Further questions have been asked about the accuracy of HMRC’s IR35 tool, CEST, after NHS Digital was handed a £4.3m tax bill for getting the IR35 status of its contractors wrong while using the taxman’s technology to administer the rules.
According to NHS Digital’s recently published Annual Report and Accounts document, HMRC found that this department of the healthcare service had incorrectly placed contractors engaged from 1st April 2017 to 31st December 2018 outside IR35. As a result, NHS Digital is expected to pay HMRC £4.3m in unpaid tax, interest and penalties.
Given NHS Digital stated it had used “the toolkit supplied by HMRC”, referring to CEST, a number of IR35 specialists have said this is another sign that the taxman’s tool simply isn’t up to scratch. For example, Qdos CEO, Seb Maley, told Contractor Weekly that CEST is “incapable of delivering reliable answers regarding a contractor’s IR35 status.”
Meanwhile, founder of Contractor Calculator, Dave Chaplin was also critical of HMRC’s tool and said: “Firms simply cannot rely on CEST as protection against their tax risk”, before describing it “as useful as a chocolate fireguard.”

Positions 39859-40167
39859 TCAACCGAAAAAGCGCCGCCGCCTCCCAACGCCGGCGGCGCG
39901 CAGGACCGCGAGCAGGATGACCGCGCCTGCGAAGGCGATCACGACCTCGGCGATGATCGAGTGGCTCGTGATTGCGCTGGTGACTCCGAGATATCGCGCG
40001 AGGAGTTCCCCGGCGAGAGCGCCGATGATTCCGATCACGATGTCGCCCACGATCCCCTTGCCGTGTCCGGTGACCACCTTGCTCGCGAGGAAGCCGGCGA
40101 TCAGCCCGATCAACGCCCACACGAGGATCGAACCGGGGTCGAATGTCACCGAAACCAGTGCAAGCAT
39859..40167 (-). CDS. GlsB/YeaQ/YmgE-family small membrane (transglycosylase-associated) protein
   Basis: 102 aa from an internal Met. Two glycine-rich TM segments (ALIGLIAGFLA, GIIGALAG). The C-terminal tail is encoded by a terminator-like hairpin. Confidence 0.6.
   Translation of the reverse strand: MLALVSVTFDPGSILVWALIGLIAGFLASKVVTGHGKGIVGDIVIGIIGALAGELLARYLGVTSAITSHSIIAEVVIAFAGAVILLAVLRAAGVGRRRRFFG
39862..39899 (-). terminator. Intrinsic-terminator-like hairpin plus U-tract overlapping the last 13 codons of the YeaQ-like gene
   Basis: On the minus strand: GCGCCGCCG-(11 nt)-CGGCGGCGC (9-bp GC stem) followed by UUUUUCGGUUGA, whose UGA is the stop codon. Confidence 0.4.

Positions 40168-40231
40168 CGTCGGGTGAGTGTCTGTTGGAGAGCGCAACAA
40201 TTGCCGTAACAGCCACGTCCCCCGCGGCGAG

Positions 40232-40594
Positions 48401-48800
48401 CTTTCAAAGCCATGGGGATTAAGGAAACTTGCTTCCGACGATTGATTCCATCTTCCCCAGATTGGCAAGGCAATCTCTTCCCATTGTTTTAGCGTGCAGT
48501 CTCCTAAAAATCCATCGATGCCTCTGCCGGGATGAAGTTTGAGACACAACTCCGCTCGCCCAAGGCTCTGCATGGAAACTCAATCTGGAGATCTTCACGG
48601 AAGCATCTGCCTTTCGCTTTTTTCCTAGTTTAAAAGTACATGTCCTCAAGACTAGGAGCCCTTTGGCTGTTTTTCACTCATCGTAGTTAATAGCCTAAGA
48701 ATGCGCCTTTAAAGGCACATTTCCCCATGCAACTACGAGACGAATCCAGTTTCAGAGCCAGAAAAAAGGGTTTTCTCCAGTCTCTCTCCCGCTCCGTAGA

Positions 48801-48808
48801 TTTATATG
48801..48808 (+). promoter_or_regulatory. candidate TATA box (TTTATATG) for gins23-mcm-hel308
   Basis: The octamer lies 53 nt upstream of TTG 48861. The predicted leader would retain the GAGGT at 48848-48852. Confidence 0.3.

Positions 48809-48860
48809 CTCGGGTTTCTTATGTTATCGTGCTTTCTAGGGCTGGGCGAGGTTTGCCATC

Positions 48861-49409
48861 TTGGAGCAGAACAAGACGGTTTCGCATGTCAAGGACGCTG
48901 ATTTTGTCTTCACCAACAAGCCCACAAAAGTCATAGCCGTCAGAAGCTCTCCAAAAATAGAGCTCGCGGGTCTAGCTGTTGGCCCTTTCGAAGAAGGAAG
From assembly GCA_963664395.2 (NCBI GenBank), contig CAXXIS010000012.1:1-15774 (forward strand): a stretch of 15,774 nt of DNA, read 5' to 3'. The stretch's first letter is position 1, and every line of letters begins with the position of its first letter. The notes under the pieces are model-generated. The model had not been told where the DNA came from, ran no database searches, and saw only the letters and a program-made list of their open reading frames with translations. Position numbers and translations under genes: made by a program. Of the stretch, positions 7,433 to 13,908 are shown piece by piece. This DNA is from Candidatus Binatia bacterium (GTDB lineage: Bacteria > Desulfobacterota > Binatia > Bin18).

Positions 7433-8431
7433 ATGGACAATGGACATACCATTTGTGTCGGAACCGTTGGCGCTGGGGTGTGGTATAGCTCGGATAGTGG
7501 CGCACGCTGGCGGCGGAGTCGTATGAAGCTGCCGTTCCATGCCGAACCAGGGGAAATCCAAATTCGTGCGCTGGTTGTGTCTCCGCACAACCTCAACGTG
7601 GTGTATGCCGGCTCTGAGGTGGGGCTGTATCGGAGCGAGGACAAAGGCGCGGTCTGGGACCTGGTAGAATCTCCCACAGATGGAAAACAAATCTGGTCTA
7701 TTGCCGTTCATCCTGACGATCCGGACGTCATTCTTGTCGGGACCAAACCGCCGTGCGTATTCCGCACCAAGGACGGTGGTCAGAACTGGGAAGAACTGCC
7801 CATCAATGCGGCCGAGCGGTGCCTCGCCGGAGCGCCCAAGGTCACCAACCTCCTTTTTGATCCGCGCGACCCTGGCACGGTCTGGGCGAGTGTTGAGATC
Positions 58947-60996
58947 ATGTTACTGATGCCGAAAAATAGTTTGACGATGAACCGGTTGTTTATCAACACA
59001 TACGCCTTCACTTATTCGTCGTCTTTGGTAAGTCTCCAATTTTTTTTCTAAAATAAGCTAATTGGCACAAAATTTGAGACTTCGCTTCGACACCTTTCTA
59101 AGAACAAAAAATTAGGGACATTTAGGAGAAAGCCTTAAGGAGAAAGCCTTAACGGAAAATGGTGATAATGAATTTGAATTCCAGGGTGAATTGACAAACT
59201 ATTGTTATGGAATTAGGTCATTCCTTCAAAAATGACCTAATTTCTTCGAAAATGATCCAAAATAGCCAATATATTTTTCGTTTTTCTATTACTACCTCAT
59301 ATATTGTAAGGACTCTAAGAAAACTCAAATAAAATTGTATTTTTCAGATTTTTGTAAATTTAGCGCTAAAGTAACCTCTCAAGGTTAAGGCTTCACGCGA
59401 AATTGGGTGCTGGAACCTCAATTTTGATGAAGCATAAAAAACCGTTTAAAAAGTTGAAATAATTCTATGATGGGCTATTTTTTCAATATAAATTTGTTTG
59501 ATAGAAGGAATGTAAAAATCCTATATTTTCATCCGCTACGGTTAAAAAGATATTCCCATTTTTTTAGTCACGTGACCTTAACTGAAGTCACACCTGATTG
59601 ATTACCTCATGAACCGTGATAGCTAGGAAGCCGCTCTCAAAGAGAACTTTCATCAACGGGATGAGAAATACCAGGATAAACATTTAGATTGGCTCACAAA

Mr Chaplin then explained that many of CEST’s problems stem from the fact that it relies on the right a contractor has to provide a substitute when deciding if an engagement belongs inside or outside IR35: “It does not ask any questions after that (substitution), meaning it hands out determinations that have been made in a manner contrary to how the courts look at these cases.”
NHS Digital stated that in January 2019 it changed the way it determines IR35 status, with the public sector body now “making an initial assessment internally” with any contractors considered to be outside the scope of IR35 then reassessed by an external provider.
There is no indication that HMRC is scrutinising these assessments, which came as no surprise to Qdos CEO, Mr Maley: “This demonstrates the importance of independent IR35 assessments carried out by parties with no financial interest in the outcome of the decision.
“It also shines an unfavourable light on CEST. Upon its release in 2017, the tool had a number of obvious flaws. Still, more than two years on, for a business to rely on it solely when determining IR35 status poses a huge risk – not just to the company’s liability, but to contractors too.”
NHS Digital did explain in its accounts that it “undertook a considered assessment of the status for each individual contractor which we believed met the HMRC requirements.”
However, case-by-case determinations weren’t enough to ensure NHS Digital’s IR35 compliance. And in this scenario, HMRC chose not to stand by results provided by CEST presumably because it believes incorrect information was punched into the tool. As HMRC explains in its online CEST guidance: “HMRC will stand by the result given unless a compliance check finds the information provided isn’t accurate.”
According to Computer Weekly, NHS Digital is considering appealing HMRC’s decision.